Next morning, Liz is appraised of the situation over the phone, while her posse and her seem to be going undercover at a New Romantic convention. She orders the fuel lines to the power plant be cut, which will disable the cyborg recharge stations or something. Her monotonic delivery makes it difficult to make out specifics, but lets assume there was a great plan for the sake of argument. Meanwhile, Jack meets with Sam in a biker hangout and appraises him of the situation. Leaving the bar, he nips over to a phone booth and checks in with his boss. The Captain has been receiving angry phone calls from the Pentagon, and as ever ass-kickings filter downwards. His ranting is cut short by an ATG agent driving slowly into the booth knocking it over. His dire warnings to leave well alone are in turn cut short by Sam. If the last film and the events of this one so far have shown anything, it’s that telling Jack Ryan to stay away from something just increases his resolve to do it. They really ought to tell him to go right ahead, investigate whatever you want, then perhaps he’ll lose interest and take up knitting.
Spartacus and his New Model Cyborg Army discover the human’s plans, and move out in search of fuel. Jack spots this from a distance and follows. The cyborgs find the station to their distaste and decide to slaughter everyone in it, in ways which could either be described as ‘iconic’ or ‘stupid’, particularly cyborgs #6 and 3 (Mike and Harry) who decide to strangle a hapless mechanic by bending an exhaust around his neck. It looks like tragedy may befall some unsuspecting customers, a little boy and his mother who pull in to get some gas. The boy runs off, as little boys are wont to do, only to be spotted by Cyborg #4, Kevin. As Kevin lumbers towards the little boy with murderous intent, the boy falls injuring himself, forcing him to lumber as well. It looks bleak for the child, but Jack arrives on his motorbike accompanied by the cheesiest of the cheesy Superman theme rip-off music. He snatches him up, and manages a difficult and supposedly impressive moving bike to car transfer. As this non-drama unfolds, the local police force arrives to take on the cyborgs, but their realistic shotguns and pistols are no match for the cyborgs unconvincing weaponry. Jack returns and tries to take Starkraven into custody, but hadn’t counted on him being cyborgified. The resultant fight goes poorly for Jack until an unlikely series of events involving some fresh cops results in a car landing atop Spartacus. Not that this has a tremendous effect on him, emerging from under the motor enraged. To vent some steam he blows up an unconvincing model of a police helicopter with his unconvincing weapon. This respite allows Jack to execute his master plan of rolling a barrel of petrol towards Spartacus, knowing his latent cyborg instincts will be to pick it up. Jack shoots the barrel, creating a ridiculous explosion that soon engulfs the entire station. Spartacus is wounded enough by this to order a retreat.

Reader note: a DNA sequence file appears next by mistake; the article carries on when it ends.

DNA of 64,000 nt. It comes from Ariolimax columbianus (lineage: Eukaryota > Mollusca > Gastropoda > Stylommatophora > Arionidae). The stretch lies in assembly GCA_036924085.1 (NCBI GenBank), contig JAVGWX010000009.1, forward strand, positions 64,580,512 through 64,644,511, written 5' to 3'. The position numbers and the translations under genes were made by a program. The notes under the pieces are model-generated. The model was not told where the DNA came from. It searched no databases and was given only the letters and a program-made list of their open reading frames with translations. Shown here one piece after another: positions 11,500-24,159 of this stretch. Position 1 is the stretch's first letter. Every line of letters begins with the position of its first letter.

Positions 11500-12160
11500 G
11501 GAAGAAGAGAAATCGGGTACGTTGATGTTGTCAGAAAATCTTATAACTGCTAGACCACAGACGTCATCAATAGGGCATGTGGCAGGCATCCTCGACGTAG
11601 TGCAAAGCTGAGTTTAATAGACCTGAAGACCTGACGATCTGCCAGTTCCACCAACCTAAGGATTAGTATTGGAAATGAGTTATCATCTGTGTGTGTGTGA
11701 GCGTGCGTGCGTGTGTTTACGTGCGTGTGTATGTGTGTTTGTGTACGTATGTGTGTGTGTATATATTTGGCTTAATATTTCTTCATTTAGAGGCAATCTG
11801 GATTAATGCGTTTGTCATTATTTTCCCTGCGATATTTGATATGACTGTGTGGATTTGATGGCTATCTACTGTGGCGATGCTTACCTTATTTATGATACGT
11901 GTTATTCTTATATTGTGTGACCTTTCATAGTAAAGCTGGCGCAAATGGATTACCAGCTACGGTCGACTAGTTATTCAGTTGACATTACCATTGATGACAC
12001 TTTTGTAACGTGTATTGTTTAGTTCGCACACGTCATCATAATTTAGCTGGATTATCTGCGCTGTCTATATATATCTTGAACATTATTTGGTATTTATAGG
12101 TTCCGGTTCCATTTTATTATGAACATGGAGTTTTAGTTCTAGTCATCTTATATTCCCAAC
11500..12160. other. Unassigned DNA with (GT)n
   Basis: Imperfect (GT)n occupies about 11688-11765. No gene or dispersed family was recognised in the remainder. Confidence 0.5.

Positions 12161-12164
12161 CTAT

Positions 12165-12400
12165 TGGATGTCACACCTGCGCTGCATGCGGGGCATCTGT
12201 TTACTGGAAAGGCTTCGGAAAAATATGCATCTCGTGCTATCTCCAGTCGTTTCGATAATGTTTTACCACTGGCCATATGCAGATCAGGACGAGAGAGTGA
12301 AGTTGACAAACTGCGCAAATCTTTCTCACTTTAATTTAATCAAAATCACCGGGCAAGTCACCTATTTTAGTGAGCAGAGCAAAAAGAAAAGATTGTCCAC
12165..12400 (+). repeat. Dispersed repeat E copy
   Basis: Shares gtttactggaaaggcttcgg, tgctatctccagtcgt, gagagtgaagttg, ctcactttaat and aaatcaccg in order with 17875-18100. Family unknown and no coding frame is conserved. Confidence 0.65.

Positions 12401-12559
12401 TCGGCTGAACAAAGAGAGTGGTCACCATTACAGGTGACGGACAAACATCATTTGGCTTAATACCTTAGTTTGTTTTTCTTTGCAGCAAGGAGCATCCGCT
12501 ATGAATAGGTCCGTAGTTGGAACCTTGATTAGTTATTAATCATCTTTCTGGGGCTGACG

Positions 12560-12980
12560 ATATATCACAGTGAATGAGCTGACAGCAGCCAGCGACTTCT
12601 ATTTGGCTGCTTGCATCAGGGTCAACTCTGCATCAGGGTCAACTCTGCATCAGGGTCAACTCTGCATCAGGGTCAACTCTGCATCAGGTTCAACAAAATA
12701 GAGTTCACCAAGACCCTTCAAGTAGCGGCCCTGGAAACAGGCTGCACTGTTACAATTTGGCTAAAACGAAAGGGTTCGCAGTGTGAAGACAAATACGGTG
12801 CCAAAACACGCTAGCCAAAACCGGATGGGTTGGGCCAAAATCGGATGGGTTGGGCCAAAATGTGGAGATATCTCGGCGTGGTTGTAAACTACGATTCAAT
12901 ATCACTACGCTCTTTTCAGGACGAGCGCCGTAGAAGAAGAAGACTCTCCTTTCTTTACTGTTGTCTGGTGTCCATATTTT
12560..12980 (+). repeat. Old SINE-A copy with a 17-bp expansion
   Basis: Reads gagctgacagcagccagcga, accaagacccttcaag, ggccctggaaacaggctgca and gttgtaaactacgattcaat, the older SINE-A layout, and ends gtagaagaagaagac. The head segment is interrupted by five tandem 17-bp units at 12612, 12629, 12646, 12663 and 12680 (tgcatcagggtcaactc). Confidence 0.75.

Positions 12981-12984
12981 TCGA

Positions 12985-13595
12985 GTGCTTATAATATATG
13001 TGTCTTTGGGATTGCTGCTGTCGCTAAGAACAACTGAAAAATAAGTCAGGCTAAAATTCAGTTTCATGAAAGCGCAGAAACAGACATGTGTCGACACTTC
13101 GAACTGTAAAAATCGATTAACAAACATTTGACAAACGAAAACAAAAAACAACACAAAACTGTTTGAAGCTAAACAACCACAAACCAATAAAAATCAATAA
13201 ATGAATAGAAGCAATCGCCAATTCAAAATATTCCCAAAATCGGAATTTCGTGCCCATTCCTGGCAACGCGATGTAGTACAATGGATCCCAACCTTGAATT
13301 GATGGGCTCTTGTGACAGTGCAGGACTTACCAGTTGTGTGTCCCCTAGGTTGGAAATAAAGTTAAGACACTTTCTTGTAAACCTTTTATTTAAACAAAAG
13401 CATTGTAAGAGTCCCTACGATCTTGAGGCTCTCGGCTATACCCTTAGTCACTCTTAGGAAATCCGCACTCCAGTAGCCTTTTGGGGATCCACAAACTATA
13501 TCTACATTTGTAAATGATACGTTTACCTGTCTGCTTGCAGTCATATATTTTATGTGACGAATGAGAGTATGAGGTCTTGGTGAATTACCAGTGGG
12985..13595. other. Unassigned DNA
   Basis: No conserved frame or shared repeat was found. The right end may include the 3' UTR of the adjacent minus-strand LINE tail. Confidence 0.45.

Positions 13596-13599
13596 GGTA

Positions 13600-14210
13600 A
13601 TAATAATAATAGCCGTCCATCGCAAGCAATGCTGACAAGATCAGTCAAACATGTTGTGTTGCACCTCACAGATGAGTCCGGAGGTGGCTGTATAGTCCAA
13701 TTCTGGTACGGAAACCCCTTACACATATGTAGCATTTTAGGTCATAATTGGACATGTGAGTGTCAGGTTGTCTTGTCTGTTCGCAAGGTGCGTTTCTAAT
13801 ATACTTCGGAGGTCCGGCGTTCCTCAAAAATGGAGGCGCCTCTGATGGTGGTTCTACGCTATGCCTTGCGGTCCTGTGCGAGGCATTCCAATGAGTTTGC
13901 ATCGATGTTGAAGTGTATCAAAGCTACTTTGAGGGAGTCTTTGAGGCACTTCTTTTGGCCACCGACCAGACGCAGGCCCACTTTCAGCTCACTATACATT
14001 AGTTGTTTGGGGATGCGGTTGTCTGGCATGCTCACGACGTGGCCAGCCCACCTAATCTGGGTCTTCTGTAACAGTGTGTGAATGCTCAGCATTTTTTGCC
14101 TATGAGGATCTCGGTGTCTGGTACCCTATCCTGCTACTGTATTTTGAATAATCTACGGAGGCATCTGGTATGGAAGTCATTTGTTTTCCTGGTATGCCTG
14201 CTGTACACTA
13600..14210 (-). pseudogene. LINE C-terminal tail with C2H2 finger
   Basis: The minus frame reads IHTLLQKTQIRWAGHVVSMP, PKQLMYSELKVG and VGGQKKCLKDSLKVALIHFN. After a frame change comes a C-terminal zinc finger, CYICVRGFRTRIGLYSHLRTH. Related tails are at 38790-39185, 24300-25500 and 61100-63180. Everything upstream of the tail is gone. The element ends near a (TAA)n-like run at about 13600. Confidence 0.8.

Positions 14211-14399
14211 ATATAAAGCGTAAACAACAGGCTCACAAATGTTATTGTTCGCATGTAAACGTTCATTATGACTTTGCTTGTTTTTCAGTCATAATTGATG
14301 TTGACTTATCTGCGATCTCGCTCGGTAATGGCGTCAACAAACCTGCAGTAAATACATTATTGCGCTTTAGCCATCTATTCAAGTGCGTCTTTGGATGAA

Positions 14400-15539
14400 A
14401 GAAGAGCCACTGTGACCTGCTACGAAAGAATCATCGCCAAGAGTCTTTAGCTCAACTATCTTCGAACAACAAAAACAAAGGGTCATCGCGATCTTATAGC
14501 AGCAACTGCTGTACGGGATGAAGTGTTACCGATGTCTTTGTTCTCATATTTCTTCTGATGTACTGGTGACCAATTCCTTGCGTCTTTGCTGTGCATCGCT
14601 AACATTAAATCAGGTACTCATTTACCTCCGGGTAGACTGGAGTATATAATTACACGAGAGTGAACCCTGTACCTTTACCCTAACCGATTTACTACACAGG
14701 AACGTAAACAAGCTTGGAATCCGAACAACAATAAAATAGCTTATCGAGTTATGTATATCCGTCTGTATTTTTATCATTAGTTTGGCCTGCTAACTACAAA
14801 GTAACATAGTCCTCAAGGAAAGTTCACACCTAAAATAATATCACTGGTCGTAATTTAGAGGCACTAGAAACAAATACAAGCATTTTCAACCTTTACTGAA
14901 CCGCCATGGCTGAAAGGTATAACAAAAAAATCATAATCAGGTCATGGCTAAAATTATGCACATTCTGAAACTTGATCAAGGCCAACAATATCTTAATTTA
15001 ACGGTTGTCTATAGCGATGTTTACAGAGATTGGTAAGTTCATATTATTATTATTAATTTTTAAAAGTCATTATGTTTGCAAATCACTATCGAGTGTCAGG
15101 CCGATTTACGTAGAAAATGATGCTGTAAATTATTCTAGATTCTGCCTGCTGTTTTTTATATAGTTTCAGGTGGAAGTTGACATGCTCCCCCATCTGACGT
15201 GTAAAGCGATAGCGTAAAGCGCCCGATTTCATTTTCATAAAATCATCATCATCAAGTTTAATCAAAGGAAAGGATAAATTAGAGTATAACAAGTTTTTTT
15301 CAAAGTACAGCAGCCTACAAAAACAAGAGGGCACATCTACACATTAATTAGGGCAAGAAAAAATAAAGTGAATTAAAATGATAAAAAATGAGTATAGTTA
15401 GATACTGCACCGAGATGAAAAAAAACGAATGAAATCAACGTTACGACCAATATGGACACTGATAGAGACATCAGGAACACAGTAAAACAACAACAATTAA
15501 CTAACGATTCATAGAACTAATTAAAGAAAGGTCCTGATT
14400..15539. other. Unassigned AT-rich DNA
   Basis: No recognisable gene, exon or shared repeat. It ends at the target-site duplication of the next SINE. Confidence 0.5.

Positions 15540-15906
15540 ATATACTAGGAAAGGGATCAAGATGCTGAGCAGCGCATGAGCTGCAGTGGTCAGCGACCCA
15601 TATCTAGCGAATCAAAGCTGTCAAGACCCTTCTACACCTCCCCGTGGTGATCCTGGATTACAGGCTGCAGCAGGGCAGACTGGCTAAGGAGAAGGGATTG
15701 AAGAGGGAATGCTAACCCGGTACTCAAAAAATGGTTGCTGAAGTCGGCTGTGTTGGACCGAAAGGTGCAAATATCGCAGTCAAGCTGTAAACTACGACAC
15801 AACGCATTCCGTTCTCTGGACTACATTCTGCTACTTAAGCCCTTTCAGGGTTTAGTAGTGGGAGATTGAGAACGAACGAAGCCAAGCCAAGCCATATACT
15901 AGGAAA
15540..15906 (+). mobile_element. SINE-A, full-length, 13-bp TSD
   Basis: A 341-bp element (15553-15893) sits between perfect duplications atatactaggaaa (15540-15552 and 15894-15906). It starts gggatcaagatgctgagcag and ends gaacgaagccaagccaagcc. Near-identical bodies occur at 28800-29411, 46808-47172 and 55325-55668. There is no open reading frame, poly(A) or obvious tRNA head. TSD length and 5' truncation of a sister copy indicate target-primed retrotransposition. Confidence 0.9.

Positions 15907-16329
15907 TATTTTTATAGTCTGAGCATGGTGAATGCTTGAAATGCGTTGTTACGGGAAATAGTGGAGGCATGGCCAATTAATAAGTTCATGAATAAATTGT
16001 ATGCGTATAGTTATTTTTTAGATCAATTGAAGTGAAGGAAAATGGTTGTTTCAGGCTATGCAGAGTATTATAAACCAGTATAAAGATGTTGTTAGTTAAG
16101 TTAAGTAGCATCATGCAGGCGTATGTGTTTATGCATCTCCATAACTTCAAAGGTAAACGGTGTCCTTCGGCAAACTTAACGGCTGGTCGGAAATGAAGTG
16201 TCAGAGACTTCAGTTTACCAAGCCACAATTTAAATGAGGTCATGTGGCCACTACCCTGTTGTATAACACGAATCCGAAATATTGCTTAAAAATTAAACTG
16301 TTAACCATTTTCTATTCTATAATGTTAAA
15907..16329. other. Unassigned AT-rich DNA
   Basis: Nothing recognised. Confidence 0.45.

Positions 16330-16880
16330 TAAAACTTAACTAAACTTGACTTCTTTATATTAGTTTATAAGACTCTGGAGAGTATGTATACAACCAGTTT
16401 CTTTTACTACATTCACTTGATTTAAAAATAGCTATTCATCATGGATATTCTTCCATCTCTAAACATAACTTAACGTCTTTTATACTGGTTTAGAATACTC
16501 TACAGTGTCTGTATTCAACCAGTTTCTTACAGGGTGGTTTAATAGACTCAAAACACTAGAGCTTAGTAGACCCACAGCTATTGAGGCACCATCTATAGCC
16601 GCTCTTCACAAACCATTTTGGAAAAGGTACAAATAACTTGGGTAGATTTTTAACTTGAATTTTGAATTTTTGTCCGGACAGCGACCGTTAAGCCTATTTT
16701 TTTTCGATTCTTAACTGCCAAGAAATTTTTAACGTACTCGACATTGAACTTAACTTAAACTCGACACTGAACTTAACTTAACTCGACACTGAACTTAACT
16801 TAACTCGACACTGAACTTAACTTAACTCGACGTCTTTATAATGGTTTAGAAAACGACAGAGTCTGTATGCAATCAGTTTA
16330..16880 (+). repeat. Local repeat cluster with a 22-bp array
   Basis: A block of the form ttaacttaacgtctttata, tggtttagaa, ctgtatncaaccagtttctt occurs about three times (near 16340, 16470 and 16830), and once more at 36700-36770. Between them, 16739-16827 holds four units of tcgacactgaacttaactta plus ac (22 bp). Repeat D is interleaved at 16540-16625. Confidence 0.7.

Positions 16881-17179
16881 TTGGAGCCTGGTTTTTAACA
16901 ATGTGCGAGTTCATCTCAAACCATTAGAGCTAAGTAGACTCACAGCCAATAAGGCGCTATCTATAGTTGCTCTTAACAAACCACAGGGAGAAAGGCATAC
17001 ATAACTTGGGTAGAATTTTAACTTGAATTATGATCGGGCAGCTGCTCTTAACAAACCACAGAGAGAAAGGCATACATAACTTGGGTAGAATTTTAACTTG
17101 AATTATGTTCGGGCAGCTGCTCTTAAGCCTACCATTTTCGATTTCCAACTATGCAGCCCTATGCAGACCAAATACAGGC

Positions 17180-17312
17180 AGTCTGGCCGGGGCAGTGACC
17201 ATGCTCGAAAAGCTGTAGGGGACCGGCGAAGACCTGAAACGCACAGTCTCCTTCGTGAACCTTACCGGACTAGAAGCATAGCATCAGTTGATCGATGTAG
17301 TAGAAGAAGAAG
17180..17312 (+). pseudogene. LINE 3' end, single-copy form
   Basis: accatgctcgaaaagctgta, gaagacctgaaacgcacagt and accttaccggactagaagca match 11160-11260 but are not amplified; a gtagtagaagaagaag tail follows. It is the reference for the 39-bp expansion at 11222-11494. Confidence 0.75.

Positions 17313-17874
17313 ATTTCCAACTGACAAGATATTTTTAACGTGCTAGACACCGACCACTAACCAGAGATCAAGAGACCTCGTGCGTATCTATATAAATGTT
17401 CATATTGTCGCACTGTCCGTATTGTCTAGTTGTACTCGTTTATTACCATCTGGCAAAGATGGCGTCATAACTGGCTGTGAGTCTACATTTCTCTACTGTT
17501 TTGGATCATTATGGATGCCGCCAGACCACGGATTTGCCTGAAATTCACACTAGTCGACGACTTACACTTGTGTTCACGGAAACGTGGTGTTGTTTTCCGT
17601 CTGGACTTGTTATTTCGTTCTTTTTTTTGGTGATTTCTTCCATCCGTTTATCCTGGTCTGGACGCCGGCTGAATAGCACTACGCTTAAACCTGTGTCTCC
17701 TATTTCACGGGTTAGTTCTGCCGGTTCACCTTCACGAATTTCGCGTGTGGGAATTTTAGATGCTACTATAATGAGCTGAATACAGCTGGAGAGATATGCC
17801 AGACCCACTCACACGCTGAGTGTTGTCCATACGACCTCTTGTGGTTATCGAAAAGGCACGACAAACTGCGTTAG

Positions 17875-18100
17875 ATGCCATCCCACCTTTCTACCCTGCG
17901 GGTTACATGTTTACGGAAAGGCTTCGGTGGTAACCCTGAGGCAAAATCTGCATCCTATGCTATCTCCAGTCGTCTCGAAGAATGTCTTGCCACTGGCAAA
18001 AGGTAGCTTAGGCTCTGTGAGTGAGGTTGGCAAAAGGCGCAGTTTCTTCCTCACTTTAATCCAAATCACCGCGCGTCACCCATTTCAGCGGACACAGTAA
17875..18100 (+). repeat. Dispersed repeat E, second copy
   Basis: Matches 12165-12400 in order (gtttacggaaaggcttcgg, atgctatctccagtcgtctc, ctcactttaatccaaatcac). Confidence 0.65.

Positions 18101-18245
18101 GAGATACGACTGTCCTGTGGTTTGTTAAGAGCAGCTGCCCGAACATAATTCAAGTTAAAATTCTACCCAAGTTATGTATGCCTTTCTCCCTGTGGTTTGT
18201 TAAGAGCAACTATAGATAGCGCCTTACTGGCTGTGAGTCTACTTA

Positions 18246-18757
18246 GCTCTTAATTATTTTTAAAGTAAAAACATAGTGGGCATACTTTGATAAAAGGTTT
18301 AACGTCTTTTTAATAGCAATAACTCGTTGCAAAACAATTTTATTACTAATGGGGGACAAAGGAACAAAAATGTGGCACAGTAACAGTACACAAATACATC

Jack can’t follow, as more cops arrive and take him in to the ATG offices and is dragged before Liz, who warns him not to interfere, which we’ve already established won’t work. As two officers ‘escort’ him out of the offices, Jack casually beats them up and kicks them downstairs while discussing his chances of pulling their boss. This film is infinitely better when the cyborgs aren’t around stinking up the place.